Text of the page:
reviewed by Ken Klingenmeier

Anyone who has ever seen the 1977 movie version of Saturday Night Fever likely recalls the amazing dance sequences with John Travolta, someone we barely knew back then, while forgetting the depth of the story the film told.

Travolta’s character, nineteen year old Tony Manero, is a troubled youth stuck in a dead end life in Brooklyn NY – his parents are constantly on his back about his job, his clothes, his hair (and why he isn’t more like his brother , a priest); his gang of friends are not much more than fun-loving thugs who delve into petty crimes and a tribal mentality against other ethnic groups; his “girlfriend” is after him to get married. The one thing which lifts him in his life is his Saturday night forays to the dance club where he is king of the dance floor. Only there is he able to set aside all the conflicts of class, gender and generational family differences.

Candy (Megan Flynn), center, sings “Night Fever” at the 2001 Odyssey Club in “Saturday Night Fever” at Beef & Boards Dinner Theatre.

Beef & Boards Dinner Theatre’s busy rendering of the 1999 Broadway theatrical production is directed by Jeff Stockberger, with choreography by Ron Morgan, and musical direction by Kristy Templet. All the dramatic aspects of the film are very much a part of this musical version, with plenty of familiar songs, plus new ones, punctuating the action. What is immediately striking to me is how different many of the song stylings and interpretations are from the recorded music in the film. A case in point would be The Bee Gee’s “If I Can’t Have You”, here sung by Annette, Tony’s wanna-be girlfriend, after she finds him with another. Soulfully offered by Kyra Leeds, the slower form resonates more fully as a sorrowful reaction than the original disco beat version would and is one of the highlights of the show.

Stephanie (Amanda Tong), left, and Tony (Jeremy Sartin) in a scene from “Saturday Night Fever” at Beef & Boards Dinner Theatre.

As is usual with B&B’s endeavors, the talent level for Saturday Night Fever is sky-high. Jeremy Sartin stars as Tony Manero and has a strong presence onstage. His skillful dancing and nonpareil vocal talents, wrapped in a swoon-inducing physical mien, is perfect for Tony. (okay, I didn’t swoon, but I heard the ladies at some of the adjoining tables…) As his comely dance partner – Stephanie Mangano, Amanda Tong brings equal talents to the fore and is also quite striking. These two offer up an interesting boy/girl story arc – their love-story aptly played as flirtations blossoming into a fiery coupling, marked by terrific vocal and dance turns.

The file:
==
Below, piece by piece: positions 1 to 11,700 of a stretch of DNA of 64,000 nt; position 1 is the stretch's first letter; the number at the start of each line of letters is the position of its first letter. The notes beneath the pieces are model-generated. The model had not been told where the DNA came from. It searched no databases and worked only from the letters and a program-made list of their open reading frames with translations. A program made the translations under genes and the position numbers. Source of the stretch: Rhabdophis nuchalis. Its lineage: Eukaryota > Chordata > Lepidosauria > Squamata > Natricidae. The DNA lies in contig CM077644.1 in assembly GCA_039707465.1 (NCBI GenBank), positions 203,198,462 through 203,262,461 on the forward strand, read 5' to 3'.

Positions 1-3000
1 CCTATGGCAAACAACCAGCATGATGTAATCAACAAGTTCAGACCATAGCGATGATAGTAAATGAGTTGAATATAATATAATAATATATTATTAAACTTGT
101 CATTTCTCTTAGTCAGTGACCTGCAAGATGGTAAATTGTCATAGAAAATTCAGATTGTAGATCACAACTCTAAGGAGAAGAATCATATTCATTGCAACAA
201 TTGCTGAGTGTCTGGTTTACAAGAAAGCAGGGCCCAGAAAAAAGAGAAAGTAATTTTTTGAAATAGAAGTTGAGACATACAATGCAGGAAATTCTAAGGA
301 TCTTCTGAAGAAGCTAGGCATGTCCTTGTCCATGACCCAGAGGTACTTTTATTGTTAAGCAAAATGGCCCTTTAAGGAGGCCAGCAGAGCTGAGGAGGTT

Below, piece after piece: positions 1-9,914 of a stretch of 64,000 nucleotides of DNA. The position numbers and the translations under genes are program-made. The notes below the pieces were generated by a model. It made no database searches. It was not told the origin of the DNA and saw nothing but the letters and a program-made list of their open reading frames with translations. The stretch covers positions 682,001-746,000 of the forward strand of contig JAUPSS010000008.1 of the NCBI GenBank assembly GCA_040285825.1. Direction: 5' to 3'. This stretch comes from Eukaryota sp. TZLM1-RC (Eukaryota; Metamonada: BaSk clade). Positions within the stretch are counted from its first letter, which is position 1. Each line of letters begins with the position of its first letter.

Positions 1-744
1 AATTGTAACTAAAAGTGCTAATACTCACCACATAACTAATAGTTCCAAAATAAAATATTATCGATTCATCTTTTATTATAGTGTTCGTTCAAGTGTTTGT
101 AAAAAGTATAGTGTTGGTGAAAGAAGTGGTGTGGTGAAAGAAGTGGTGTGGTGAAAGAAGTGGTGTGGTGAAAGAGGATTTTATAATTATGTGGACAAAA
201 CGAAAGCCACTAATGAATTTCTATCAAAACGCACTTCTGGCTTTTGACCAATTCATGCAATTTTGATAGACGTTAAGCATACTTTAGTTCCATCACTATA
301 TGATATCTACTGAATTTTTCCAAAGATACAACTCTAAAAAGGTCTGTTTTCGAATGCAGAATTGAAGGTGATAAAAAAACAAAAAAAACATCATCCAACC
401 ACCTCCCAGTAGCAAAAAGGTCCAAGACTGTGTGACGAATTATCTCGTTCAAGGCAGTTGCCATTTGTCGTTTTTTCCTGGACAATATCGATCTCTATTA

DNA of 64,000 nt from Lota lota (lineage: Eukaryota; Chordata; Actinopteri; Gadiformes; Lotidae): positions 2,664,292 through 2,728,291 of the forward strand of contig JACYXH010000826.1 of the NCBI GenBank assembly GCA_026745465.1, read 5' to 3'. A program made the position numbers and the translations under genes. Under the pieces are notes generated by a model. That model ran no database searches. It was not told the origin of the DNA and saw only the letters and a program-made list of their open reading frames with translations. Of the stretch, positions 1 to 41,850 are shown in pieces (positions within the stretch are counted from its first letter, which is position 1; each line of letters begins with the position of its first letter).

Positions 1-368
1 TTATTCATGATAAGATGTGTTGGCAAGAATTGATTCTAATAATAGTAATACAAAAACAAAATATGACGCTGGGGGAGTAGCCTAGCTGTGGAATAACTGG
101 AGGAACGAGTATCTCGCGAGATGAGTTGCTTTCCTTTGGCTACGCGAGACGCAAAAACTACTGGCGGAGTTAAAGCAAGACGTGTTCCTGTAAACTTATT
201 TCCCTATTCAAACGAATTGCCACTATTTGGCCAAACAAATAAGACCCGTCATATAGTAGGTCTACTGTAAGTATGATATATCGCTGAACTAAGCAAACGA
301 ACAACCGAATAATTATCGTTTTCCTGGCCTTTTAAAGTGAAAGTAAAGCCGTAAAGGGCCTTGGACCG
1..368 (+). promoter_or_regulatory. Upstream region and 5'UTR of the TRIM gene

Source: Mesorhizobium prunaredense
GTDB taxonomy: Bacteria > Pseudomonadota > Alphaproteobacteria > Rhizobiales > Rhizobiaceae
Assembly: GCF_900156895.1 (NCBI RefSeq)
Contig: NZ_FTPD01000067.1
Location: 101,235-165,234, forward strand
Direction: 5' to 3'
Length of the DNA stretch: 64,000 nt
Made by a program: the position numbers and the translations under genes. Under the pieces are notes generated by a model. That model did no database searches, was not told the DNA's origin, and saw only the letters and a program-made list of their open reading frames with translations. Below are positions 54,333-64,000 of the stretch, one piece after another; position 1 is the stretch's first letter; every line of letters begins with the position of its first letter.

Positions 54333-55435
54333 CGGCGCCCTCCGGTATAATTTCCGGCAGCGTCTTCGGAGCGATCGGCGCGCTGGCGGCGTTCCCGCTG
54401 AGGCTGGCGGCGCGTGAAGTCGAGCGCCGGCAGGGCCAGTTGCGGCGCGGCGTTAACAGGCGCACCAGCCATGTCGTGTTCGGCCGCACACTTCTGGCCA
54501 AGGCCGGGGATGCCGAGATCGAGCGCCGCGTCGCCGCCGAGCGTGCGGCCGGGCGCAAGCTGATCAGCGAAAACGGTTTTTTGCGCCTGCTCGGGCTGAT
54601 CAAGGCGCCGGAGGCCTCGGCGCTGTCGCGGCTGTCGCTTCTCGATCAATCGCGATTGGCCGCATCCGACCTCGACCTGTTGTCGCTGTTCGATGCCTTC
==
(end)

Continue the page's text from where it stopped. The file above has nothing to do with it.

From left, Stephanie (Amanda Tong), Candy (Megan Flynn), and Annette (Kyra Leeds) sing “Nights on Broadway” in “Saturday Night Fever”, at Beef & Boards Dinner Theatre.

The plethora of secondary roles are also well-covered. Standouts include the aforementioned Kyra Leeds as Annette; Megan Flynn, a singing dynamo as club-singer Candy; Peter Scharbrough, also offering pumped up vocals as the bewigged DJ, Monty; Joshua J. Schwartz and Megan Hasse, for their acting skills as Bobby C. and Pauline; as well as Damian Shembel as Tony’s gentle and priestly brother, Frank Jr.

Ron Morgan’s choreography shows his inventive touch and fills the stage with disco and romantic stylings. Kristy Templet has formed her vocal cadre into an exquisite sounding set of soloists and harmonizers. As good as the dancing is, I personally thought that the vocalizing surpassed it in many ways, a rare thing in a dance heavy Morgan-choreographed piece. Ms. Templet’s orchestra covered the upbeat score with ease, and guitarist Christopher Tucker deserves special mention for his work here. Finally, costumes coordinated by Jill Kelly Howe are colorfully era-correct and put the finishing touches on the production.

Tony Manero (Jeremy Sartin), center, dances to ‘You Should Be Dancing’ in “Saturday Night Fever”, at Beef & Boards Dinner Theatre.

Bottomline: this surprisingly dark musical (I can only think of Les Misérables as being darker) is nonetheless a pleasing entertainment, full of great performances. Rated PG-13 – for a variety of reasons.

Saturday Night Fever continues at Beef and Boards Dinner Theatre through March 29th. Find show times and reservations at http://www.beefandboards.com or call the box office at 317-872-9664.

  • – photos by Julie Curry